Peugeot maker PSA does not expect to make a call before the end of 2020 on whether to keep its British factory at Ellesmere Port running, depending on how Brexit talks evolve, Chief Executive Carlos Tavares said on Tuesday.
The French carmaker manufactures models for its Vauxhall and Opel brands at the plant in northwest England and had earmarked it as one of the possible sites to make new Astras.
It has previously warned, however, that Britain’s withdrawal from the European Union could pose a threat for the factory if that process affected its profitability, and Tavares said on Tuesday that negotiations with Brussels over an exit deal would be key.
“The decision will not be taken until we have a clear understanding of the outcome of discussions between the British government and the European Union,” Tavares told journalists on a conference call, which replaced an event planned for this week’s Geneva auto show.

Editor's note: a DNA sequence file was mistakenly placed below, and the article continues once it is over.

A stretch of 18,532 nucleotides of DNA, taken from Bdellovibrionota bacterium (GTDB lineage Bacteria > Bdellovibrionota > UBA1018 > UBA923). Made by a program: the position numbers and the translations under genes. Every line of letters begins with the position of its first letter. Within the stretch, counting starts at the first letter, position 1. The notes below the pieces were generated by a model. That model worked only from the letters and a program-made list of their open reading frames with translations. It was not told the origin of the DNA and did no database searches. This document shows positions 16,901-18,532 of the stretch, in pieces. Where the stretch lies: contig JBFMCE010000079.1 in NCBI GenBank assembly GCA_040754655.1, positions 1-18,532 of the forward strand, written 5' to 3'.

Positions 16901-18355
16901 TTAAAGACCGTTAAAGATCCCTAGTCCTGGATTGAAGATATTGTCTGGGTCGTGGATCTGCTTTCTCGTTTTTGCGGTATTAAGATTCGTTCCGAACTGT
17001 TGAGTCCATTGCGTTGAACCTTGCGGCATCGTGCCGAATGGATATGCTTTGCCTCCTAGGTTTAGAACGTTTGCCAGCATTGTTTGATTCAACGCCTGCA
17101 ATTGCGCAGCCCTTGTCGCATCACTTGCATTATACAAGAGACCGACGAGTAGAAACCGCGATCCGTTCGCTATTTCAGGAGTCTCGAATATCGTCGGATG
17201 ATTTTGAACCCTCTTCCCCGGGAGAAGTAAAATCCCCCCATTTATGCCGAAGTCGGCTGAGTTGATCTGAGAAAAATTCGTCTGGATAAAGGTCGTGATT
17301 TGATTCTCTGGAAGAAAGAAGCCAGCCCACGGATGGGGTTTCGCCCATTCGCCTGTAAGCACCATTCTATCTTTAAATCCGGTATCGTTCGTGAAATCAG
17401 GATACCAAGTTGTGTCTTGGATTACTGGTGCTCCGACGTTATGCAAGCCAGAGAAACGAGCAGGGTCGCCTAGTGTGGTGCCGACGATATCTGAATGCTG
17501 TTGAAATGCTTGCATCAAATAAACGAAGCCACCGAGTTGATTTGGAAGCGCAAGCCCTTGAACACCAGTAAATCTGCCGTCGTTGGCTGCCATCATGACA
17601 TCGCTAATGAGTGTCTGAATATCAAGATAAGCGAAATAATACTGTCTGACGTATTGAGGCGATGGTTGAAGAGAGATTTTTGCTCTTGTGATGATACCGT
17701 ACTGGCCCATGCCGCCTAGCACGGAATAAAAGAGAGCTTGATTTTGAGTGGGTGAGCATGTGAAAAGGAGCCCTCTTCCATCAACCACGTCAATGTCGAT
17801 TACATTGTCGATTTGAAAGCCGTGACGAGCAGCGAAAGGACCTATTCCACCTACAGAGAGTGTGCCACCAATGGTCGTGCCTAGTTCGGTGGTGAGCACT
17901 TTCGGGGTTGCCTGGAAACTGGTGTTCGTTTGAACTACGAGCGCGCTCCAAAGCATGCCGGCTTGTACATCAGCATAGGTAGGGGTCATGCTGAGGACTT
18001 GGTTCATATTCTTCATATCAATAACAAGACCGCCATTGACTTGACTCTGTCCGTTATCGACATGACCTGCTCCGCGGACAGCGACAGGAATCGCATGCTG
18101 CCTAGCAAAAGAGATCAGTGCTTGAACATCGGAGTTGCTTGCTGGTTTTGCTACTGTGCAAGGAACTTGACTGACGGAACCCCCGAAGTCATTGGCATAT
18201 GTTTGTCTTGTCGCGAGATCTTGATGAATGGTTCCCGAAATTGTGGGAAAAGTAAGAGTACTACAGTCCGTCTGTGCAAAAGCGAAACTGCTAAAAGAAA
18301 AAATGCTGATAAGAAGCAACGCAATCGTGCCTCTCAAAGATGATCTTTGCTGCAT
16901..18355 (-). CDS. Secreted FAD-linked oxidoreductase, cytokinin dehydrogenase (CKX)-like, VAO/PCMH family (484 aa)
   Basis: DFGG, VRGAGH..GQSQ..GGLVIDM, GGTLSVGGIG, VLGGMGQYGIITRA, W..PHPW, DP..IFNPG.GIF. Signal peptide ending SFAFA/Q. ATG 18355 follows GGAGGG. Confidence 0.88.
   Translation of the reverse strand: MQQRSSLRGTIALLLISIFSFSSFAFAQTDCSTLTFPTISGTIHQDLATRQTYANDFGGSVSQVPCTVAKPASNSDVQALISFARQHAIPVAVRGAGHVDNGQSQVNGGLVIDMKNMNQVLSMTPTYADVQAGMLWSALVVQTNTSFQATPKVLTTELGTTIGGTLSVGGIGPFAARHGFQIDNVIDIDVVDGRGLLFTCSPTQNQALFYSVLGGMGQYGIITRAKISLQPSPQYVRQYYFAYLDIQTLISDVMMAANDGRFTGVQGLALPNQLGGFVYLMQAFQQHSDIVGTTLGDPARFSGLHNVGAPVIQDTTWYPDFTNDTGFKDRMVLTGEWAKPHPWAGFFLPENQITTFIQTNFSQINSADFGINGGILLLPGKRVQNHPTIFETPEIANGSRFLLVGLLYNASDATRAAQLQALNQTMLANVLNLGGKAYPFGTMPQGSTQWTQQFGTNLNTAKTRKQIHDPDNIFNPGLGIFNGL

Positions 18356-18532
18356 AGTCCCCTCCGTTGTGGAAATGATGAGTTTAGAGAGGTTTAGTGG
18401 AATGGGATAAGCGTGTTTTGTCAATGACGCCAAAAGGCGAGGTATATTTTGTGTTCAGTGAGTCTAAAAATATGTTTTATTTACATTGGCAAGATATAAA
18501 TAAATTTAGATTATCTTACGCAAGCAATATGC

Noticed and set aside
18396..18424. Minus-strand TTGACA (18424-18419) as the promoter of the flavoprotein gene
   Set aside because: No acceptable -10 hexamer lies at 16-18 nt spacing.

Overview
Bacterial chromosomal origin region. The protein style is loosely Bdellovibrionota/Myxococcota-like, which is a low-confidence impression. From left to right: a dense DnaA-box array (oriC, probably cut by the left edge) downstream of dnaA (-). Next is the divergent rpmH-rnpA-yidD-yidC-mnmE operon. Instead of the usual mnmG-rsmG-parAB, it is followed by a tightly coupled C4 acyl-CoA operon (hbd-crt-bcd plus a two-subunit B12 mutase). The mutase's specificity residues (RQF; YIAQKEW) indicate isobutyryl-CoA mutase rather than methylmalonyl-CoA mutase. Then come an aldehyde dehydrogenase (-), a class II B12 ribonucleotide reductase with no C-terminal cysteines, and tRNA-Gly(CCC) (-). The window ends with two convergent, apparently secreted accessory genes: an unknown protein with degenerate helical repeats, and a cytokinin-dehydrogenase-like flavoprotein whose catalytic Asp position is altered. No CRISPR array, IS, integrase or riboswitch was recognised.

The event was canceled due to the coronavirus epidemic.
“We won’t have an answer on that until at least midway through this year and most probably not until the end of 2020,” he said.
Tavares said the most important factor for the company would be the preservation of “a free trade market on finished cars and car parts, which will tell us whether the viability of these factories is guaranteed or not.”
The group also has another production site in Luton, near London, where it makes commercial vehicles.
PSA is in the process of merging with Italy’s Fiat Chrysler.
Tavares gave few details about the progress of talks. The groups would consult people in the firms beyond the top executives to find a name for the combined group, he said.
Like rivals, PSA is meanwhile grappling with fallout from the coronavirus that has paralyzed production in China.
It has managed to ensure that its European facilities have enough supplies to keep running for now, Tavares said. The carmaker could resume activity in the Chinese province of Hubei on March 11, in line with guidance from authorities in China, he said.